SUNDAY EDITION | A year after the JCPS state audit, where does t - WDRB 41 Louisville News

SUNDAY EDITION | A year after the JCPS state audit, where does the district stand?

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State Auditor Adam Edelen State Auditor Adam Edelen
LOUISVILLE, Ky. (WDRB) -- Nearly a year after a state audit of Jefferson County Public Schools resulted in 45 findings and more than 200 recommendations, the district has responded and made changes to all but seven of the areas outlined in the 300-page report.

“There is a lot of important work that has been done...and it all revolves around transparency and continuous improvement,” Superintendent Donna Hargens told WDRB News in a sit-down interview on Friday. “We took the audit very seriously and have methodically worked through the findings. The district is better because of this process.”

The year-long review – the largest ever conducted by a Kentucky state auditor – was released on May 21, 2014. It found a top-heavy bureaucracy that was spending more money on administration and less on instruction than similarly-sized school districts and suggested that JCPS make a number of changes.

The audit did not uncover any evidence of corruption in the district's central office.

District officials have unveiled several responses to the audit. Among them are the creation of a financial transparency website, the establishment of a district-wide school supply list and conducting a comprehensive salary review of all district employees, which is scheduled to be completed this summer.

“From the get-go this has always been about making sure that school system ran for the benefit of kids and taxpayers,” Kentucky Auditor Adam Edelen told WDRB News last week. “Structural reform was a big part of our examination, as well as a big part of the recommendations we made and to see that happening really does gives me some cause for optimism.”

JCPS has more than 101,000 students and roughly 6,400 teachers at 155 schools, making it the 27th largest public school system in the United States. It has an annual budget of more than $1.2 billion.

DOCUMENT | Read the full JCPS audit

On Monday, Hargens will provide the Jefferson County Board of Education with an update on each of the audit's 45 findings and where the district's response stands.

The audit's recommendations were spread across six categories including overall governance, policies, the district's internal audit process and information technology systems. The review was conducted at the school board's request at a cost of roughly $125,000.

Hargens said Friday all but seven of the 45 findings have been addressed and completed.

Officials are still working on revising the district's outdated cell phone procedures, reviewing the salaried employee use of leave time, updating information technology policies and procedures and providing better training on information technology security, conducting a review of the district's supply warehouse and addressing a minimal textbook budget.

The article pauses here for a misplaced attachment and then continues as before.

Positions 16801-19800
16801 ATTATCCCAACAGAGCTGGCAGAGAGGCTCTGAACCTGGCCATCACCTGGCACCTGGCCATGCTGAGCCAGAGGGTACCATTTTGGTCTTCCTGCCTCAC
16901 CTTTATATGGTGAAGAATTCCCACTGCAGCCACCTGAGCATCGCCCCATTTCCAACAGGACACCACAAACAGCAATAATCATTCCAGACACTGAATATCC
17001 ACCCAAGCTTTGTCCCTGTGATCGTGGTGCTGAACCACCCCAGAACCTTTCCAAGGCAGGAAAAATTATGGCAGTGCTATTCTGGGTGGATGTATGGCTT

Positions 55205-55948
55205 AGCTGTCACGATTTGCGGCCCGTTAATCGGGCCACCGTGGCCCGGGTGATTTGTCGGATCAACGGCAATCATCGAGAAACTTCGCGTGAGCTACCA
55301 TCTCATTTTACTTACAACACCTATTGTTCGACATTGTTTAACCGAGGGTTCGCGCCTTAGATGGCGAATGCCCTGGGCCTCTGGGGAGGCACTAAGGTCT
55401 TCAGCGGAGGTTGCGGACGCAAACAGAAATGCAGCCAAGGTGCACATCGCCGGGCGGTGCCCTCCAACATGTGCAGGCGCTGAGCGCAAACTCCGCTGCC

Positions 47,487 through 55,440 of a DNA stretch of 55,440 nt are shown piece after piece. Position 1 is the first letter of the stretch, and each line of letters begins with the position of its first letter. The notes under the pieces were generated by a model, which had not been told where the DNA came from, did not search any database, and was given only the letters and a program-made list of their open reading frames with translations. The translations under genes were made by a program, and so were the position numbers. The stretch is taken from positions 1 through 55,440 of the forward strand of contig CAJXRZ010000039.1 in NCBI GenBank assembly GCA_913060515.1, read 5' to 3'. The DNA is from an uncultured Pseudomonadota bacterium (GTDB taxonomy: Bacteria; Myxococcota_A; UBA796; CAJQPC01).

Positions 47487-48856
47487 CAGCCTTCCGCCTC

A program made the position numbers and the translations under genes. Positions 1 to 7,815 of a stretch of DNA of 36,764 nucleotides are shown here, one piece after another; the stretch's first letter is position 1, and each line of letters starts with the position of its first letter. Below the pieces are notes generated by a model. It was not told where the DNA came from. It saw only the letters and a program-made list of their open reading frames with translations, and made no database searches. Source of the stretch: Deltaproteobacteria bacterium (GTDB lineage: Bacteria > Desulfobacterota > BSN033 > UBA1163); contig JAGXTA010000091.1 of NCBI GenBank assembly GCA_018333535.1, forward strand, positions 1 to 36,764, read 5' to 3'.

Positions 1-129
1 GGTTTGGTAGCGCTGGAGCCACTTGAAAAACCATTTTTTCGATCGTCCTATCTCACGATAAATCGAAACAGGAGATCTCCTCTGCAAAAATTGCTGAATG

In addition, JCPS is awaiting the results of a comprehensive salary review – something Edelen said the district needed after comparisons of peer districts found that central office employees in JCPS were receiving higher salaries than those in comparable school districts.

Auditors found that JCPS pays central office employees a “significantly higher average salary,” while spending the smallest share of its budget on teaching students.

The district is paying Virginia-based Management Advisory Group International $192,000 to conduct the comprehensive salary review. This is the first time since 1979 that such a review has taken place in JCPS.

According to the district's request for proposal, the group will review salaried and hourly job classifications, recommend appropriate pay grades within salary schedules and come up with a plan "that includes a phased transition for suggested pay grade adjustments.”

“It's important to know where we stand in terms of salaries,” Hargens said, adding that adjustments may be needed, but has stopped short of saying that she would be willing to reduce a position's salary if the review calls for it.

Hargens says she expects to have the results of the comprehensive salary review “within a few months.” She said employees were still taking surveys.

The only finding that has not yet been addressed is Edelen's suggestion that JCPS pursue a change in state law that would allow it to add two “at large” members to its school board.

As part of the audit, Edelen said he felt the seven-member board is not big enough, and that its members lack the expertise needed to deal with complex issues such as the system's budget.

Hargens said any recommendations for a statutory change would need to be part of a board-approved legislative agenda and the board did not pursue that this year.

Edelen said he is happy that JCPS officials placed a priority on addressing the audit's findings.

“Make no mistake, Jefferson County Public Schools didn't become this large bureaucracy overnight,” he said. “This is the result of a generation of growth and it's going to take a while to turn it around, but I'm pleased with the signs we've seen so far.”

Hargens said her office has been in regular contact with Edelen's office throughout the past year. 

"I think we have some good momentum, I feel that we are on the cusp of taking the district to the next level,' she said.

Meanwhile, Hargens and Edelen will be part of a panel discussion at Gheens Academy at 8 a.m. on May 21 – the one year anniversary of the audit – about the progress JCPS has made since it was released. The panel is part of Greater Louisville Inc.'s “Issues and Influencers” series.

Reporter Antoinette Konz can be reached at 502-585-0838 or @tkonz on Twitter.

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